Novel solvent drying agent
Mixtures of 1-propanol, water and certain perfluoro compounds form excellent drying agents for silicon based devices. The mixtures have good wetting properties and form azeotropic mixtures in the vapor phase.
Latest RCA Corporation Patents:
This invention relates to a new solvent drying agent. More particularly, this invention relates to an azeotropic mixture of certain fluorocarbons, 1-propanol and water.BACKGROUND OF THE INVENTION
Several of the steps in the preparation of silicon devices for the semiconductor industry require contacting a silicon wafer with various solutions such as photoresist solvent, etching solutions and the like. These solutions must be completely removed to reduce the danger of contamination of the wafers. Distilled water rinsing is generally used, followed by a drying step. The usual drying step includes rinsing the wet device with volatile organic solvents or solvent mixtures, which displace the water and evaporate.
Several organic solvent mixtures are known and are readily available. For example, azeotropic mixtures of trichlorotrifluoroethane with solvents such as methylene chloride, methanol, ethanol, acetonitrile, acetone, hexafluoroacetone and hydrogen fluoride are disclosed in U.S. Pat. Nos. 3,400,077, 3,490,739, 3,728,268 and 3,789,004. Various azeotropic mixtures of tetrachlorodifluoroethane with water, ethanol, isopropanol, the butanols, tertiary amyl alcohol, 1,2-dichloroethane, trichloroethylene, nitromethane, acetic acid, propionic acid, dioxane, isopropylacetate, monomethyl ether of ethylene glycol and the like are disclosed in U.S. Pat. Nos. 3,530,073, 3,554,918, 3,640,884, 3,671,442, 3,671,443, 3,671,444, 3,671,446, 3,692,686, 3,694,368, 3,729,424, 3,785,987, 3,794,590 and 3,836,474. However, the presence of chlorine in these polyfluorinated compounds results in the formation of hydrochloric acid in aqueous solution which adversely affects silicon devices. Further, since the above chlorofluoro compounds are not good wetting agents, a surfactant is usually added, which also increases the danger of contamination of the silicon wafer.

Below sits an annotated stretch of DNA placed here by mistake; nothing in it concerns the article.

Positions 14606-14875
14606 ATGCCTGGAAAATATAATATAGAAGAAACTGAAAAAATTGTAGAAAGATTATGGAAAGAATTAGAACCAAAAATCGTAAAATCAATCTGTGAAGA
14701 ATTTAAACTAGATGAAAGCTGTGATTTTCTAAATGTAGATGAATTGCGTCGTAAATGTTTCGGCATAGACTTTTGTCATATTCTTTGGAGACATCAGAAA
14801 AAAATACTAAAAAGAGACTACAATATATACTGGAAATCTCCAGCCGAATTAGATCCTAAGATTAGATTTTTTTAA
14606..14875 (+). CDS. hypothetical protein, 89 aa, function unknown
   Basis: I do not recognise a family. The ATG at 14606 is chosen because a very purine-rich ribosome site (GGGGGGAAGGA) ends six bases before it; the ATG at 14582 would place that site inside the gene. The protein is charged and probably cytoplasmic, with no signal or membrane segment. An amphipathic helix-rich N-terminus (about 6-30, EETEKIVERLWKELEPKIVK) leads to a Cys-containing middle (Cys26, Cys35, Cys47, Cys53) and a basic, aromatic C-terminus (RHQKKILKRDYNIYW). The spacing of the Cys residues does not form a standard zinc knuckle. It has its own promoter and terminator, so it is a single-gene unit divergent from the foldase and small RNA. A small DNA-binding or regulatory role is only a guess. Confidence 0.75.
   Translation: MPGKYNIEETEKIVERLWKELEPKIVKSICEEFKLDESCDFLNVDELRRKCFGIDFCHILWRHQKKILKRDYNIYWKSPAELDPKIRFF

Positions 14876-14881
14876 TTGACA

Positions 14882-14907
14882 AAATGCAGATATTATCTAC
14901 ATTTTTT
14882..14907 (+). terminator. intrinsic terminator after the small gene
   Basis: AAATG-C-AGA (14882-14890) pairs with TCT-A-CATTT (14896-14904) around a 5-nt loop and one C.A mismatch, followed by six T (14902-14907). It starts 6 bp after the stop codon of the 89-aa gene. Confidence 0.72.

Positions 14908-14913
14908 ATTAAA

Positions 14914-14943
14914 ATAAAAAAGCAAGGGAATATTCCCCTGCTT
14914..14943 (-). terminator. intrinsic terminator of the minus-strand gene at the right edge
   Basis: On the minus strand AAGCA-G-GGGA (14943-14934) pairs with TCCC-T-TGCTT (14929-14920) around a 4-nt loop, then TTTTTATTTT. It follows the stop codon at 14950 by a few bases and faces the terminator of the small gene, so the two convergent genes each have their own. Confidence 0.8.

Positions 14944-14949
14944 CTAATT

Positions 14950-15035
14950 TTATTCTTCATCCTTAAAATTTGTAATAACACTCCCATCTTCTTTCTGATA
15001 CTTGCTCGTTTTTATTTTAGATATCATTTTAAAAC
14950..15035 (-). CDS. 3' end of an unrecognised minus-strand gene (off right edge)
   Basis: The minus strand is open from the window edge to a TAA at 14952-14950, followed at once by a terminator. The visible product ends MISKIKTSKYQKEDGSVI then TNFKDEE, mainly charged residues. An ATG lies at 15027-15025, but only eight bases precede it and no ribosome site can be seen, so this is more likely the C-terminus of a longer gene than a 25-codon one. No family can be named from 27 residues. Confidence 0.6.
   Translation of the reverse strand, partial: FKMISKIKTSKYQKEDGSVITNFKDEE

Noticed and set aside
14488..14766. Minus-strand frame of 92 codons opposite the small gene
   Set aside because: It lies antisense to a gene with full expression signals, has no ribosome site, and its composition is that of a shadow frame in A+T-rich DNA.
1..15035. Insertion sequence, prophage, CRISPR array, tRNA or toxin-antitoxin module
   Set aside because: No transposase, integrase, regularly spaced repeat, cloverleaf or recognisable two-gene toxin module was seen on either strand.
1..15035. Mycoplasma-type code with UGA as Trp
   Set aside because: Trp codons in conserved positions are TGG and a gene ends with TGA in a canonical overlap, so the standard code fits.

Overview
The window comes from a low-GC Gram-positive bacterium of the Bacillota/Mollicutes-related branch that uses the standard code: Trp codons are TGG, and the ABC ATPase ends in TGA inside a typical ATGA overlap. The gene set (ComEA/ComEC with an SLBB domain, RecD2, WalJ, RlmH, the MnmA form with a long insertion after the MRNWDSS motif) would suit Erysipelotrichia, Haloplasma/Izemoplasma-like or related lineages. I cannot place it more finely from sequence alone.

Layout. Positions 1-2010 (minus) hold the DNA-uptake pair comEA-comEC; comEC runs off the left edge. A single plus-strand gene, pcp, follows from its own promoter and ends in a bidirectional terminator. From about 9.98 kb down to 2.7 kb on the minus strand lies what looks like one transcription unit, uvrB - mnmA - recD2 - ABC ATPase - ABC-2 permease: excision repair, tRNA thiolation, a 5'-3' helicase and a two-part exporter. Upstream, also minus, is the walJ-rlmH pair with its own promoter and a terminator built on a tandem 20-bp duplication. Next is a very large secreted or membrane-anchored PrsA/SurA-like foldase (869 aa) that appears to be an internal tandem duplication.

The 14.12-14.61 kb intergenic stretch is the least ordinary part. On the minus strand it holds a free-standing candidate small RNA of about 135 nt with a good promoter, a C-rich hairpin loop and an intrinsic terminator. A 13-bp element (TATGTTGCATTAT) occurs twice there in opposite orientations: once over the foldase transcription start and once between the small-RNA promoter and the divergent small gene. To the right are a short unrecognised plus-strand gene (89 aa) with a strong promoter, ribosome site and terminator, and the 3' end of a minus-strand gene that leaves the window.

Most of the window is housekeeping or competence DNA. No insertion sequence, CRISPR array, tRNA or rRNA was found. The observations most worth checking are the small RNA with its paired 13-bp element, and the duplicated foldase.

Volatile solvents such as acetone can also be employed as drying agents, but acetone has a very low flash point (15.degree. F. or -9.degree. C.) and thus it constitutes a fire hazard and can not be used in commercial operation.
Aqueous isopropanol mixtures are excellent wetting agents, and do not contaminate silicon surfaces, but since they are not volatile, devices must be blown dry to remove the last of the liquid, adding an additional step and expense to manufacture.
It would be highly desirable to obtain a volatile, non-flammable, azetropic mixture which does not contain chlorine, and which can dry silicon devices without contaminating them.SUMMARY OF THE INVENTION
It has been found that mixtures of certain perfluorinated cyclic compounds, 1-propanol and water form azeotropic mixtures in the vapor phase, regardless of the concentration of water in the liquid phase, and thus are excellent drying agents even after a considerable amount of water has been absorbed by the liquid. Azeotropic mixtures included herein contain 1-propanol and water and either perfluoro-2-butyltetrahydrofuran or perfluoro-1,4-dimethylcyclohexane.DETAILED DESCRIPTION OF THE INVENTION
Perfluoro-2-butyltetrahydrofuran and perfluoro-1,4-dimethylcyclohexane are commercially available liquid fluorocarbon compounds which have good wetting properties and are volatile but non-flammable; are stable and inert as well as non-toxic.
Perfluoro-2-butyltetrahydrofuran has the formula ##STR1## a boiling point of 50.degree. C. and a refractive index of 1.267.
Perfluoro-1,4-dimethylcyclohexane has the formula ##STR2## a boiling point of 97.degree. C., and a refractive index of 1.280.
In addition, solutions of the above perfluorocarbons, 1-propanol and water have a boiling point lower than any of the boiling points of the components, indicating the presence of an azeotropic mixture. The vapor phase has a constant ratio of 80 percent of perfluoro-1,4-dimethylcyclohexane and 20 percent of a 72:28 percent by weight mixture of 1-propanol and water. Increases in water content in the liquid phase does not change the component ratio in the vapor phase, again indicating that a true ternary mixture is formed in the vapor phase.